Patients with ASCVD+/ADT− had a 22.2% (95% CI, 21.1%-23.3%) lower risk of untreated CVRFs (ie, not receiving cardiac risk–reducing medication) compared with the reference group (ASCVD−/ADT−); this difference was similar in the ASCVD+/ADT+ group, who had a 23.3% (95% CI, 21.8%-24.9%) lower risk of untreated CVRFs compared with the reference group. In contrast, in patients with ASCVD−/ADT+, there was only a 5.4% (95% CI, 4.2%-6.6%) lower risk of untreated CVRFs. Adjusted risk differences associated with ADT and ASCVD status for untreated BP, cholesterol, and glucose levels are reported in Table 3. Unadjusted results are listed in eTable 3 in the Supplement. These findings suggest that ASCVD history, but not ADT, was associated with closer cardiovascular risk management. The risks of untreated BP, untreated cholesterol levels, and any untreated CVRF among those receiving ADT differed according to a history of ASCVD (interaction blood pressure, P = .047; cholesterol level, P = .045; and untreated CVRF, P < .001 for interaction); this interaction was not significant for untreated glucose levels (P = .07).

    Sensitivity Analysis

    In sensitivity analyses excluding patients with metastatic or node-positive disease who composed 7.0% of our cohort, we found similar rates of comprehensive CVRF assessment (68.6%; 95% CI, 68.3%-68.9%), uncontrolled CVRFs (54.2%; 95% CI, 53.9%-54.5%), and untreated CVRFs (29.4%; 95% CI, 29.0%-29.8%). Estimates of the association between ASCVD and ADT and these outcomes were also similar to those in the entire cohort (eTable 4 in the Supplement).

    Discussion

    We conducted a nationwide population-based study of CVRF assessment and management in patients with prostate cancer, in whom cardiovascular disease is a leading cause of morbidity and mortality.6 Our analysis of more than 90 000 veterans with prostate cancer diagnosed from 2010 to 2017 showed that, although CVRF assessment improved over time, largely reflective of a positive change in hemoglobin A1c screening rates within the VA system, rates of incomplete assessment remained high, with more than 1 in 5 veterans not receiving comprehensive CVRF assessment even in recent years. We also found a high burden of modifiable risk factors at baseline: more than three-quarters were overweight or obese; more than half had uncontrolled blood pressure, cholesterol, and/or glucose levels; and more than a quarter of these patients were not receiving corresponding risk-reducing medications.

    Our findings expand on those of earlier studies reporting adverse CVRF profiles and suboptimal risk management in patients with prostate cancer. In the HERO trial, which compared relugolix with leuprolide in men with advanced prostate cancer, more than 90% of patients had at least 1 CVRF, despite exclusion of patients with recent major adverse cardiovascular events.36 In the RADICAL-PC study of a multimodal approach to modifying cardiovascular risk factors in men with prostate cancer,37 two-thirds of enrolled patients had high cardiovascular risk by the Framingham score.38 A prospective multi-institutional study of 103 patients receiving ADT with radiotherapy found that only 63% received CVRF monitoring concordant with American Heart Association guidelines, 24% had uncontrolled blood glucose levels, and 22% had uncontrolled cholesterol levels after 1 year.3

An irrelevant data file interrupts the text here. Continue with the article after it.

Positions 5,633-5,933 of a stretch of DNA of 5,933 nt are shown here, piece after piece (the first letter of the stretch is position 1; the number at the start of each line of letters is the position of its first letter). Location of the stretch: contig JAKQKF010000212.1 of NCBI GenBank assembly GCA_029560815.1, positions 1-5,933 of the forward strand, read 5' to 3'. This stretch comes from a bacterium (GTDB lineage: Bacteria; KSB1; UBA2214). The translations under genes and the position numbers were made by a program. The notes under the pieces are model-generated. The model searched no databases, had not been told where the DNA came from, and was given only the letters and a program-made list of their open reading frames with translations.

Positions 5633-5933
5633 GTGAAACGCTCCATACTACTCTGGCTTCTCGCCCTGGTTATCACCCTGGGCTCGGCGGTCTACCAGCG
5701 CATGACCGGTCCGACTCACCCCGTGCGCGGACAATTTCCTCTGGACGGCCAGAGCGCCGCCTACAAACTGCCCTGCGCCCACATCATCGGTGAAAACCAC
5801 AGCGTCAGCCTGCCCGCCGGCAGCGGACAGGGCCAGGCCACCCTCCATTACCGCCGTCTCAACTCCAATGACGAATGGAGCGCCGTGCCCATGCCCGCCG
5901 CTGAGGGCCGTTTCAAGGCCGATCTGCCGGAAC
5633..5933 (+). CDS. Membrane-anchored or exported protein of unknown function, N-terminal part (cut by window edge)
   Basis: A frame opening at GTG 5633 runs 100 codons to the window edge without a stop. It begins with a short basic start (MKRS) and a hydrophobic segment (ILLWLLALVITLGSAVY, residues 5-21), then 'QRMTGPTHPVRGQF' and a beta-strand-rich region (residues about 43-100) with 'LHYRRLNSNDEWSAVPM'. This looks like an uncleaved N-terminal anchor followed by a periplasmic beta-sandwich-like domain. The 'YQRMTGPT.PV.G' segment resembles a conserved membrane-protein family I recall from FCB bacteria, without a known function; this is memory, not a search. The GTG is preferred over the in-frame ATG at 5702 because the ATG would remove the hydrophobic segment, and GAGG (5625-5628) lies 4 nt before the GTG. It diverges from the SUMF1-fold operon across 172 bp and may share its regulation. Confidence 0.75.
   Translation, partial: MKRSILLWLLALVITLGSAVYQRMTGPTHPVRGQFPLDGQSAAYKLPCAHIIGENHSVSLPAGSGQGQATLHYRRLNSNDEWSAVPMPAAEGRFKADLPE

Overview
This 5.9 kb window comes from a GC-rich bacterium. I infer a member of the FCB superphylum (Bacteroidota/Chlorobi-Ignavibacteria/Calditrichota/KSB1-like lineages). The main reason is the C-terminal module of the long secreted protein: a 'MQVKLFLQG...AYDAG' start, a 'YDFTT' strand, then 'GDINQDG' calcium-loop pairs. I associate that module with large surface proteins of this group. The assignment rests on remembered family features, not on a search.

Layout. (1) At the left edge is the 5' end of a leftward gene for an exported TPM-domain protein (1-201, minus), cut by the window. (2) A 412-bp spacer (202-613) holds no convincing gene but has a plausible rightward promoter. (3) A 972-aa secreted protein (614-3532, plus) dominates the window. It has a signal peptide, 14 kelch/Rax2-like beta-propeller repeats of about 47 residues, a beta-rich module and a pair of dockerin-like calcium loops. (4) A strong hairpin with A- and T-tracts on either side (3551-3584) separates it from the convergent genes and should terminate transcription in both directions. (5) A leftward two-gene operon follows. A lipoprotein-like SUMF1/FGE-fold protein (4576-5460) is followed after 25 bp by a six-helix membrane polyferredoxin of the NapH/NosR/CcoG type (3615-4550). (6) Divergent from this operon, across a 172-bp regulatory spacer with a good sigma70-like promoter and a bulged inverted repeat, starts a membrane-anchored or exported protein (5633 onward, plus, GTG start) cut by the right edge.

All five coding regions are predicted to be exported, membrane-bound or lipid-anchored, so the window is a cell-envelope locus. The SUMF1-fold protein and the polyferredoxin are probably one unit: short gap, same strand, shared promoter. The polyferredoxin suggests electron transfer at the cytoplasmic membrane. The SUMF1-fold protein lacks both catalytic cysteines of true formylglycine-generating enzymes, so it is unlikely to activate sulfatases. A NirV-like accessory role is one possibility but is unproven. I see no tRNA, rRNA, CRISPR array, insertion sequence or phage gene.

To our knowledge, this study represents the first US nationwide systematic analysis of CVRF assessment and treatment patterns in a large population of patients with prostate cancer and highlights important gaps therein. Although cardiac risk was assessed and managed more closely in veterans with a history of ASCVD, initiation of ADT was not associated with meaningfully higher rates of CVRF assessment or treatment, despite increasing awareness and consensus statements regarding the cardiovascular effects of ADT. In particular, although patients with known ASCVD treated with ADT may represent an especially vulnerable group at high risk for cardiac events, we did not observe a corresponding increase in cardiac risk mitigation intensity in this group.

    Several factors may help explain the lack of meaningful association between ADT initiation and cardiac risk mitigation. First, this finding may reflect ongoing perceived controversy regarding the causal relationship between ADT and adverse cardiovascular events, given that some studies have not shown an association.39,40 Second, patients treated with ADT are more likely to experience symptomatic adverse effects, including hot flashes and decreased libido, which may require increased clinical time at the cost of attention to more asymptomatic but clinically important toxic reactions, including cardiometabolic effects. Because monitoring and mitigation of CVRFs are essential to improving survivorship care in patients with prostate cancer, most of whom are treated with curative intent and have prolonged life expectancies,6,15,41 our findings underscore the need for improved clinician and patient education, as well as interventions to optimize cardiac risk management. These efforts may emphasize multidisciplinary collaboration between oncologists, radiation oncologists, urologists, primary care physicians, and cardiologists.42

    Limitations

    This study has limitations. Definitions of ASCVD status and CVRF assessment and control were based on review of guidelines and codes used in previously published literature,25,27,43 but misclassification remains possible given reliance on electronic medical record data. Furthermore, standards for CVRF control and treatment have changed over time and vary across patient comorbidity status. To address this heterogeneity and potential for misclassification, we restricted our analysis to a contemporary cohort managed under recent cardiac risk recommendations and following the promulgation of cardiovascular warnings associated with ADT, stratified our analysis by prior ASCVD status, and used relatively lenient CVRF control thresholds to reflect an older cancer population.